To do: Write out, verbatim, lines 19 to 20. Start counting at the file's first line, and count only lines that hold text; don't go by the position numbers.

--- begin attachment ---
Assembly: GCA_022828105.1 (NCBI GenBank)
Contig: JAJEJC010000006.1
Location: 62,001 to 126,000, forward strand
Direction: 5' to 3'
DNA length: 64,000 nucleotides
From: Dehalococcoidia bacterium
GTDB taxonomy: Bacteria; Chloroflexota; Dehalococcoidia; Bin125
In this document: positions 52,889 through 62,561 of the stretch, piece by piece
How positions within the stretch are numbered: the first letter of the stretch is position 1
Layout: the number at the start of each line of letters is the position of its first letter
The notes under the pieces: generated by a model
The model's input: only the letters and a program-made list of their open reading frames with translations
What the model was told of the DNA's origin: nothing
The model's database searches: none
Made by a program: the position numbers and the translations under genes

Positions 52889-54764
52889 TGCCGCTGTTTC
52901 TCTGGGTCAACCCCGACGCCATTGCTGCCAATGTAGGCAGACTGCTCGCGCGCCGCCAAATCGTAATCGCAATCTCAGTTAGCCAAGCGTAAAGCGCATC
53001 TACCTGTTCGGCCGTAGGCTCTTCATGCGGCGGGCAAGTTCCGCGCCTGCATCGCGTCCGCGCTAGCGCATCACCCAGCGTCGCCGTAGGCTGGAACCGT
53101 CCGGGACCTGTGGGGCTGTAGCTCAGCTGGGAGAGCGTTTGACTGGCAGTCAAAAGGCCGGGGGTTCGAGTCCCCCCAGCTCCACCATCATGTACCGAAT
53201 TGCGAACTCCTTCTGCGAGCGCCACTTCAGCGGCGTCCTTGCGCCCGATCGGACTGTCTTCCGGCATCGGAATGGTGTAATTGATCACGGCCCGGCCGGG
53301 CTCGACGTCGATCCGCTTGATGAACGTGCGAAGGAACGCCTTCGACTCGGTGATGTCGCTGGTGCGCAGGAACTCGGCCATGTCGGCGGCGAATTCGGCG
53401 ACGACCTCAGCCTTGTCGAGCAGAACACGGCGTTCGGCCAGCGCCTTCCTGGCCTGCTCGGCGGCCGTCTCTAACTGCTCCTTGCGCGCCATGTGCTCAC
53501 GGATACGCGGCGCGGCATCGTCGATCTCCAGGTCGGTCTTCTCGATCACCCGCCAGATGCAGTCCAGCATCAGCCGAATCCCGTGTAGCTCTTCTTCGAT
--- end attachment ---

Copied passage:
53001 TACCTGTTCGGCCGTAGGCTCTTCATGCGGCGGGCAAGTTCCGCGCCTGCATCGCGTCCGCGCTAGCGCATCACCCAGCGTCGCCGTAGGCTGGAACCGT
53101 CCGGGACCTGTGGGGCTGTAGCTCAGCTGGGAGAGCGTTTGACTGGCAGTCAAAAGGCCGGGGGTTCGAGTCCCCCCAGCTCCACCATCATGTACCGAAT